The snow fell. And fell. And fell.
Ambulances and fire trucks were stranded responding to calls. The plow trucks called to help? They were stranded, too. See the video for an example in Shelton.
Towns and cities in the area have spent days cleaning up the aftermath of the Blizzard of 2013 — and the big dig could go on for several more.
So what, if anything, can be learned and applied to future storms?
Short answer: it’s too soon to tell — but we have some general ideas.
Seymour First Selectman Kurt Miller said town officials will meet next week to analyze what happened and how the town handled it.
“After every major event like this, we always do a debrief,” Miller said.
One idea he thinks has merit: creating a “war room” during heavy snowfalls staffed with people relaying calls from residents and emergency responders to public works crews.
“It was challenging because it was not just about plowing snow, unfortunately,” Miller said. “We had to be concerned with fire, police, ambulance.”
When emergency calls came in, plow drivers had to break from their routes to help first responders get to where they were needed.
“You’ve got guys pulled in different directions so they couldn’t stay constant on the routes,” Miller said.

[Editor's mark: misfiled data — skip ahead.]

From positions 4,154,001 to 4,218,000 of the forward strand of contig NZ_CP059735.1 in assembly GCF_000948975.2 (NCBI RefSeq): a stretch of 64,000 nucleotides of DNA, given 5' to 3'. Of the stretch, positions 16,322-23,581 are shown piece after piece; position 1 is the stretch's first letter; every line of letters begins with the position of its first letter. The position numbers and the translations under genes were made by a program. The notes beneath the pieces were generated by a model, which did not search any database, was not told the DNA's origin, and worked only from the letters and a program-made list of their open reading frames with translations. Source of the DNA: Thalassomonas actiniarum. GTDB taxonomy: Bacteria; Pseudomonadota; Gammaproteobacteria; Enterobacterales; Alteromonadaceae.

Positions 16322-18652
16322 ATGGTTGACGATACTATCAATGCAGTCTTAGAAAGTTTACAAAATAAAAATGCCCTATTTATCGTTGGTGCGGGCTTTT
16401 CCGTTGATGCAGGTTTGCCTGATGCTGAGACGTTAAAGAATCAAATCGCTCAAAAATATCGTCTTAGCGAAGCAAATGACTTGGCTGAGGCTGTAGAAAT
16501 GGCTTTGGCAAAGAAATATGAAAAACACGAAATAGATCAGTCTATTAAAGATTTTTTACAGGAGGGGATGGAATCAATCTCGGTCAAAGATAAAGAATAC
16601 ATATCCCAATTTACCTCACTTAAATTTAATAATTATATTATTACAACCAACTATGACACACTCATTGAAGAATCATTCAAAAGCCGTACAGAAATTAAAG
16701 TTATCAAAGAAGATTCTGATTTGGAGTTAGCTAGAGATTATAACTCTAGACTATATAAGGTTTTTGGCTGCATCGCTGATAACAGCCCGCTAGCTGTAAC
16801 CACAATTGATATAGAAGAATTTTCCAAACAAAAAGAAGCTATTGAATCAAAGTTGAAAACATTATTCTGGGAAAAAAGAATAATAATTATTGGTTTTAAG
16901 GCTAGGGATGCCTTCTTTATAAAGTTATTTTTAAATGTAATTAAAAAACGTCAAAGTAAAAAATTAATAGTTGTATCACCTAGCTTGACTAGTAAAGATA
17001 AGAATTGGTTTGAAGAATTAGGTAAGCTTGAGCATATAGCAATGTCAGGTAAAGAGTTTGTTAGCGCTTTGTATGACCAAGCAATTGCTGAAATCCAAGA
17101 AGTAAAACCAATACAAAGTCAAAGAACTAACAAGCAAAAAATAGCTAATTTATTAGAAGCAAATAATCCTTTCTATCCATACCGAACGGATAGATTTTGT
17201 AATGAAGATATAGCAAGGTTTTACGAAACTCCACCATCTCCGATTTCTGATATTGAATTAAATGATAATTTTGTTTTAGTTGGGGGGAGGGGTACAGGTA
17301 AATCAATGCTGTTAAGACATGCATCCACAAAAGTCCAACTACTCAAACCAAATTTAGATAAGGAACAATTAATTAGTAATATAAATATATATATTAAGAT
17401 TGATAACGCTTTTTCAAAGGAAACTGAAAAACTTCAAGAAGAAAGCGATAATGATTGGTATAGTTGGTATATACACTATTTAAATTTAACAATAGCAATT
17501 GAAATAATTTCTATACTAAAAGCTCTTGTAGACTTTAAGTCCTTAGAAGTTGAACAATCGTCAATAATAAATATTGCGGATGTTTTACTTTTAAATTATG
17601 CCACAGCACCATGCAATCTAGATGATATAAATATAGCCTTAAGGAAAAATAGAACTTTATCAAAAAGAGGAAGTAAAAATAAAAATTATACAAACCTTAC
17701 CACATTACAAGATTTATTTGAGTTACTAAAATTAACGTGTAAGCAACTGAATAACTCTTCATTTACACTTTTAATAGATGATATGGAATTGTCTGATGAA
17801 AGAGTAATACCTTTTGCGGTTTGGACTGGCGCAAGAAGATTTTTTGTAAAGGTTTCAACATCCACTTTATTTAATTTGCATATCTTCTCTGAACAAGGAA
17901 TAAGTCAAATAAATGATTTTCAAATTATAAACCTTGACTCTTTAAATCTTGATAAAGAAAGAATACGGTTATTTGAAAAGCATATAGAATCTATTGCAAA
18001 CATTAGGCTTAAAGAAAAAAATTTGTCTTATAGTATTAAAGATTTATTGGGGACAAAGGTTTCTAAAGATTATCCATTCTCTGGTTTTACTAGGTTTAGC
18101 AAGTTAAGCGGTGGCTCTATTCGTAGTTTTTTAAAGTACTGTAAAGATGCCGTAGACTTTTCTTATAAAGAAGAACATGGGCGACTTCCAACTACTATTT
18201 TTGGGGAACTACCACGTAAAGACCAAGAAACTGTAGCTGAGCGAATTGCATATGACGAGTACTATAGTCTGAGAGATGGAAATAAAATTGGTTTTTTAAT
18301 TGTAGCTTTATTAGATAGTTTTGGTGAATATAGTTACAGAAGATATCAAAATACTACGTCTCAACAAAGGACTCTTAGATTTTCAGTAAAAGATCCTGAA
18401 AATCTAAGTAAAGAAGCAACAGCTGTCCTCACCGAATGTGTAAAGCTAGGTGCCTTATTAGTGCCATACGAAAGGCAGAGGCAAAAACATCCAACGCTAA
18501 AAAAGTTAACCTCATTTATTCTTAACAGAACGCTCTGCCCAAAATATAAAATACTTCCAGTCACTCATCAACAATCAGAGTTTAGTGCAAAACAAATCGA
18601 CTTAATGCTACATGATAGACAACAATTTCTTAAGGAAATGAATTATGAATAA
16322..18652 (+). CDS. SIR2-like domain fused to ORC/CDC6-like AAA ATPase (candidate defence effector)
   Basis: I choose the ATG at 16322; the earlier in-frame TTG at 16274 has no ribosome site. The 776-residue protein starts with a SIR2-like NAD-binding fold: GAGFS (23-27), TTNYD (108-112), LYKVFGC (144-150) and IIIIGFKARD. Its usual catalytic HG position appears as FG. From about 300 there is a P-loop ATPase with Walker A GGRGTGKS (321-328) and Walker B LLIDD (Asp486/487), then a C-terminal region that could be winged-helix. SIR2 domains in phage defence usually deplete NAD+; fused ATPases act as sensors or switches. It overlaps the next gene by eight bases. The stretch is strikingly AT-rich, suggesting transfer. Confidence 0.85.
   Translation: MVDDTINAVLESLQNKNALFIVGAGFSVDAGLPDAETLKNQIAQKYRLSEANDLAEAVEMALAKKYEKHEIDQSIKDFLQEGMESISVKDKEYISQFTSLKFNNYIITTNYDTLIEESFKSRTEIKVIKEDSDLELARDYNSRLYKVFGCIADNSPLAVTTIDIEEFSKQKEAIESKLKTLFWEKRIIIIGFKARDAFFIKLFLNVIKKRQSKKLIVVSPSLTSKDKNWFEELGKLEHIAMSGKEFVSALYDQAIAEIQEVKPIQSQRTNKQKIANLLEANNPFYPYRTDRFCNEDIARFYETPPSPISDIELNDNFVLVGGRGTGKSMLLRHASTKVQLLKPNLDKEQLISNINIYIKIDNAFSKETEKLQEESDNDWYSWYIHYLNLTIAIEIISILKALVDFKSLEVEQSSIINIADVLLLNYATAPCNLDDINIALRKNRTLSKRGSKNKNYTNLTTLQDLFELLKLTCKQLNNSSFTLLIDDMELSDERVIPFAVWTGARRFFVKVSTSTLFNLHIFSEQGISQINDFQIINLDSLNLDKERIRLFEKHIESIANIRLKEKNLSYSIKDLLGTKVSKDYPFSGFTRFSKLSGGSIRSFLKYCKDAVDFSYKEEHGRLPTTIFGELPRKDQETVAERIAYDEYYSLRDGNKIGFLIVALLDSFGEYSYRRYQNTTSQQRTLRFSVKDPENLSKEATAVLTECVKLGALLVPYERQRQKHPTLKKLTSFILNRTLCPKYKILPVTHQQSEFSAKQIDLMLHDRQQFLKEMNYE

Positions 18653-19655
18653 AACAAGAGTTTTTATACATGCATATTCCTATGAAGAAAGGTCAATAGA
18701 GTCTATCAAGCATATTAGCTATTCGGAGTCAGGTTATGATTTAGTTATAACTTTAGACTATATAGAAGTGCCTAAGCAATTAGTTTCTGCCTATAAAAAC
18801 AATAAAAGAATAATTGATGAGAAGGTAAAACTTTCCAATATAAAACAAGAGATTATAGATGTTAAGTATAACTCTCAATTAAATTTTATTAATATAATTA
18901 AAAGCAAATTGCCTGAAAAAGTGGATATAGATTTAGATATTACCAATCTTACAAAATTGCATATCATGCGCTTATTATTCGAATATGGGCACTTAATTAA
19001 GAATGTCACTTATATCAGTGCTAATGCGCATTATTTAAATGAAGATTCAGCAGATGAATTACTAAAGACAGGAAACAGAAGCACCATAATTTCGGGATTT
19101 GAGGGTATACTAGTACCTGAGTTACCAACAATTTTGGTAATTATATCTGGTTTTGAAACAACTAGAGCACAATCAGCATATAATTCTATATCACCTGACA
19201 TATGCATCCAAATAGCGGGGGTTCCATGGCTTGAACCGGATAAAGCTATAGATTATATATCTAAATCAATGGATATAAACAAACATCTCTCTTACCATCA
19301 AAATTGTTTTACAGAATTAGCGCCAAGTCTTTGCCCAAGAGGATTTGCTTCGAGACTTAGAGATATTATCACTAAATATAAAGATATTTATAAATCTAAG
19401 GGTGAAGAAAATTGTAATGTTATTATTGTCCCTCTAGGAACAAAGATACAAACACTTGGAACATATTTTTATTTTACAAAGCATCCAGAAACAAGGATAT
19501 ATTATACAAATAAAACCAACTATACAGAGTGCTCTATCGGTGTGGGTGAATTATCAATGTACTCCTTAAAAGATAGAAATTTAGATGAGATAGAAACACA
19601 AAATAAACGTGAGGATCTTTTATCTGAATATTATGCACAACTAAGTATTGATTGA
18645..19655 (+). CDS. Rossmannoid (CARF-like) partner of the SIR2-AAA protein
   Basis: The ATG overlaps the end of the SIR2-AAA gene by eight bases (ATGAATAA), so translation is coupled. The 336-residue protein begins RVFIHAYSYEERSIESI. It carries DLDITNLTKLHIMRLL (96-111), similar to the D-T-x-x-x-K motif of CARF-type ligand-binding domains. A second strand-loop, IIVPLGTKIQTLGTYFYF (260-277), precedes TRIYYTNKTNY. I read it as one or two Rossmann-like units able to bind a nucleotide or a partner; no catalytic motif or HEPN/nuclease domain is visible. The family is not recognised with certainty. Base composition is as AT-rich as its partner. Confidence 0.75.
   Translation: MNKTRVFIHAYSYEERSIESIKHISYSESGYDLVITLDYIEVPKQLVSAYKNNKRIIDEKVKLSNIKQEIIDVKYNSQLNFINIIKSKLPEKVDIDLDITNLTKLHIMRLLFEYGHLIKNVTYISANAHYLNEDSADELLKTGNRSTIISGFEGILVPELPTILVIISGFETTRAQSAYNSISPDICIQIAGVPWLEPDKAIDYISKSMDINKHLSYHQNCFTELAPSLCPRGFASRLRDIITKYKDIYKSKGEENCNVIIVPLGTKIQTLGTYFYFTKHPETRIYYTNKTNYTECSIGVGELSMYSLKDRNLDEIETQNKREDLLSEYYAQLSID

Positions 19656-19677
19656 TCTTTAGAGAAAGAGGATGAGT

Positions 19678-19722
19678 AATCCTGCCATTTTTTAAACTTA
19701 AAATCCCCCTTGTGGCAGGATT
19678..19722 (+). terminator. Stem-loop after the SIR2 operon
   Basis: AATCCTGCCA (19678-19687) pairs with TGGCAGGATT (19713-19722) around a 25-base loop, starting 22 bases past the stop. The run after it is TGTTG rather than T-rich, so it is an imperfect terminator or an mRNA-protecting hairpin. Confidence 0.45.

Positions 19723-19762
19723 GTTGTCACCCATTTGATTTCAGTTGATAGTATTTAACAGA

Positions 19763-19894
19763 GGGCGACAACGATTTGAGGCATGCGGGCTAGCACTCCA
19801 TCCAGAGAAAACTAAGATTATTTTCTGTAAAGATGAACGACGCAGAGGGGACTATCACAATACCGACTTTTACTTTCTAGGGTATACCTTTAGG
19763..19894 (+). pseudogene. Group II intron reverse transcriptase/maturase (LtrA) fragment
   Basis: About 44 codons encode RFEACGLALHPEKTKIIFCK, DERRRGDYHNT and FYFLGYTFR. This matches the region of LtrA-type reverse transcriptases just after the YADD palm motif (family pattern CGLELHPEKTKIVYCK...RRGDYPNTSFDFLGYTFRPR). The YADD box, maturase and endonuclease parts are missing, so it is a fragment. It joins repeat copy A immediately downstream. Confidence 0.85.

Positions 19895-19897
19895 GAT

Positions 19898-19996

One easy way to guard against future blizzards — buy more heavy machinery to clear the roads.
But a post-blizzard spending spree would be imprudent, Miller said.
“You’ve got to be cautious about the equipment you buy because you don’t want to be prepared for a storm that only happens every 35 years,” he said.
Instead, Miller said he envisions a system by which towns can enter into agreements with private contractors before winter. They would act as bench warmers to the Department of Public Works, ready to jump in during big storms.
“At the start of each winter, we need to work with some contractors and lock in some equipment, even if we have to pay them a little ahead of time,” he said. “We were very fortunate to get help from a lot of the contractors, but they needed to take care of their stuff first and then they came to us.”